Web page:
South Oxfordshire and Vale of White Horse District Councils have launched a new policy which outline how they will protect, plant and manage trees on the land they own, and how they will support communities with their own tree planting initiatives.
Protecting and increasing tree cover will ensure that trees across our districts continue to benefit residents and our environment, and will help to reduce carbon emissions by absorbing carbon from the atmosphere.
The new Policy for Planting Trees on Council Land includes five principles which outline how the councils aim to protect, plant and manage trees on land they own through: planting, caring and maintenance, supporting biodiversity, planning and development, and community. It also clearly identifies the process for community members to plant trees on council land.
The new policy supports both councils’ priority to tackle the climate emergency, helping South Oxfordshire and the Vale of White Horse to achieve their carbon neutral targets. It will also support South Oxfordshire’s priority of protecting and restoring our natural world and Vale’s priority of building healthy communities.
Cllr Catherine Webber, Cabinet Member for Climate Emergency and Environment at Vale of White Horse District Council, said: “Trees capture and store carbon and provide shade, and so are vitally important for helping us to achieve carbon neutral goals. Beyond the many environmental advantages, they also provide great health and wellbeing benefits for everyone in the Vale community.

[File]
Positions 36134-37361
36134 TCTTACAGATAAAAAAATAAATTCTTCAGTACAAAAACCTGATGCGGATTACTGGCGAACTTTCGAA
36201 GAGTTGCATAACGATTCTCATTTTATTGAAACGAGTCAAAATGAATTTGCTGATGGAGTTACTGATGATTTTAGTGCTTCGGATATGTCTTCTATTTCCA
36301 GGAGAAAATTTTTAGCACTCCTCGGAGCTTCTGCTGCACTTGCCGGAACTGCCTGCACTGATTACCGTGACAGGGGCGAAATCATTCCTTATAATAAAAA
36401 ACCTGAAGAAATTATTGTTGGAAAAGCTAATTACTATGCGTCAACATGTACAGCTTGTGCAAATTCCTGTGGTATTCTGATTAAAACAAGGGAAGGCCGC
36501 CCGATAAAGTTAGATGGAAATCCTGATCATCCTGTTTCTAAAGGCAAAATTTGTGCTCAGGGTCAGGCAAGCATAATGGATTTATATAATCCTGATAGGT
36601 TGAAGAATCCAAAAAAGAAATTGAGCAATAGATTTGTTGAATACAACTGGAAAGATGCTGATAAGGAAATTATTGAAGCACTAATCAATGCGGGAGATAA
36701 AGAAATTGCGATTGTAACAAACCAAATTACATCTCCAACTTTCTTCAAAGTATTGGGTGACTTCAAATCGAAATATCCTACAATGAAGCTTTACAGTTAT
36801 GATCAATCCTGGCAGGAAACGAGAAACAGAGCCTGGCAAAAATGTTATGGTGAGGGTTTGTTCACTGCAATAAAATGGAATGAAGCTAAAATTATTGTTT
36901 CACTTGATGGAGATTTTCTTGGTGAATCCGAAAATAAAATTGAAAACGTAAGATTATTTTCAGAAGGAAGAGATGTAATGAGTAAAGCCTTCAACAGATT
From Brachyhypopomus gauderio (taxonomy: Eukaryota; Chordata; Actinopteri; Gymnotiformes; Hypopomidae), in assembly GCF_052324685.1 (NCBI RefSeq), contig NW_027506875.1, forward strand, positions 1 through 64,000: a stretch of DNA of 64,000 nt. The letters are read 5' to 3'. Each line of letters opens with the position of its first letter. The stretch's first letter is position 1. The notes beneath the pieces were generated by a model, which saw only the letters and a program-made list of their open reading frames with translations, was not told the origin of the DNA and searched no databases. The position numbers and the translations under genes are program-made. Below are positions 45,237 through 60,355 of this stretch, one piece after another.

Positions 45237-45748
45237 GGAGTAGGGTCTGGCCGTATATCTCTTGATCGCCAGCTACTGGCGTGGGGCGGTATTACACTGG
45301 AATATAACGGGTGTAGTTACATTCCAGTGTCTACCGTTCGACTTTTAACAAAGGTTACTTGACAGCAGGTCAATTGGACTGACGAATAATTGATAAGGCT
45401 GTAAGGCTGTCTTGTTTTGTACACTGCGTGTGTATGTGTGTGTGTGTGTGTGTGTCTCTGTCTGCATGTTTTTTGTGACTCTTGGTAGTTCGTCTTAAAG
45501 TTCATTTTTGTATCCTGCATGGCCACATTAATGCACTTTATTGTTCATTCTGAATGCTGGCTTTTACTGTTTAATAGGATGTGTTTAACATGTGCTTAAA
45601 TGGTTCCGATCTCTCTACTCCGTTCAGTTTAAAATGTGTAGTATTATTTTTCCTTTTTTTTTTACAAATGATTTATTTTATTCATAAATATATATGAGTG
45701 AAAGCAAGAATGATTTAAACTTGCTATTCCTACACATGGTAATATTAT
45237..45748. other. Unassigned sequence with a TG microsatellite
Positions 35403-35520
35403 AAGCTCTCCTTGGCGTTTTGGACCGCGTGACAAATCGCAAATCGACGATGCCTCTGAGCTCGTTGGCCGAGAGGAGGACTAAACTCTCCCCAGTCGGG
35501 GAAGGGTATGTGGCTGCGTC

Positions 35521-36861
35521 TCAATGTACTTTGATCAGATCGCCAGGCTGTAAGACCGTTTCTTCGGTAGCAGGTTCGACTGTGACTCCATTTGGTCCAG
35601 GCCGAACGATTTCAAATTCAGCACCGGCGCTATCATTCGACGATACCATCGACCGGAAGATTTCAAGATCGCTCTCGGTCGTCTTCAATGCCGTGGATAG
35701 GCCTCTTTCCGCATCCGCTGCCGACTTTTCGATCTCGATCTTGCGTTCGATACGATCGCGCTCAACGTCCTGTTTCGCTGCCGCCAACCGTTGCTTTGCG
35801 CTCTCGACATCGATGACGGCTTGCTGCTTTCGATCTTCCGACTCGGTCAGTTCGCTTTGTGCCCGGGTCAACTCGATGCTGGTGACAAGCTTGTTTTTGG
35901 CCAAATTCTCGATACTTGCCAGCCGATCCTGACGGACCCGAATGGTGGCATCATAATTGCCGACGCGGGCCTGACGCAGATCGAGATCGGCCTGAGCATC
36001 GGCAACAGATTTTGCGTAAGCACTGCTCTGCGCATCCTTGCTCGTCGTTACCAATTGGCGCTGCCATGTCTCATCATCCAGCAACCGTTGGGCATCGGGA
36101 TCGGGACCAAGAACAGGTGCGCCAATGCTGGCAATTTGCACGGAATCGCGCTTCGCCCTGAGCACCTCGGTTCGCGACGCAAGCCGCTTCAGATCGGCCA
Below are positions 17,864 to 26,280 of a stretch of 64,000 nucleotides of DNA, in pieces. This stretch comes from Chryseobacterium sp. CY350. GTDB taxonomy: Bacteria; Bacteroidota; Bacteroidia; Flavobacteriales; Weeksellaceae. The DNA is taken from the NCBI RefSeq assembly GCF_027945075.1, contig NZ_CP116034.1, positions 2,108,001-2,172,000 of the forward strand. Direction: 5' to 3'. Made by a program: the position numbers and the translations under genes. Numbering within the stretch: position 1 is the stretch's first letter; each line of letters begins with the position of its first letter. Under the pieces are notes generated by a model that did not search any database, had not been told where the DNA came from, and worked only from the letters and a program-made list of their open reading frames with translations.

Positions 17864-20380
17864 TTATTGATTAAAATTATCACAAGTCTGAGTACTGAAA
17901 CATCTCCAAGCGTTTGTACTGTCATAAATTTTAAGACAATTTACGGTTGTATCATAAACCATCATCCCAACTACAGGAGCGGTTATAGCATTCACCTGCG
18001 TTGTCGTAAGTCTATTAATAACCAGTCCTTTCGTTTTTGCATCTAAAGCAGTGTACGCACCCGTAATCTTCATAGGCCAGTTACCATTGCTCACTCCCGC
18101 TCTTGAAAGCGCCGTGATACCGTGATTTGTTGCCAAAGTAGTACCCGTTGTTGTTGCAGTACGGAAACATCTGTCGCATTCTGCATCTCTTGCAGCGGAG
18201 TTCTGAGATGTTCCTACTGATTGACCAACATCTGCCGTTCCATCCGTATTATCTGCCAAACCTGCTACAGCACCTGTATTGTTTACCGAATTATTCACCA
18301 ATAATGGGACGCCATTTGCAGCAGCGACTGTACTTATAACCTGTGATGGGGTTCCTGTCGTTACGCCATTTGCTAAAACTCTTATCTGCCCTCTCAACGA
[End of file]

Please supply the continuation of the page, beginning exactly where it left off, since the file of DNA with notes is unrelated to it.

“I am particularly keen on our community principle which encourages residents to get involved with tree planting projects, using our Tree Planting Guide, and ensures access to green spaces, as we work together to tackle the climate emergency.”
Cllr Ian Snowdon, Tree Champion at South Oxfordshire District Council, said: “When I put forward the motion to create the Tree Champions role for South Oxfordshire, I did so because I wanted to ensure we promoted the value that trees and woodlands have in tackling the climate and ecological emergencies, and to help guarantee their protection for future generations to enjoy. I’m therefore very pleased that we now have this policy in place, and encourage residents and community groups to take a look at it to see how we will work to protect and plant trees going forward.”
Cllr Peter Dragonetti, Tree Champion at South Oxfordshire District Council, said: “Trees play many important roles in protecting our environment, tackling the climate emergency, and improving our own health and wellbeing. Planting trees, and protecting and managing our trees, woodlands and hedgerows, as guided by this policy, will help to deliver these outcomes for generations to come.”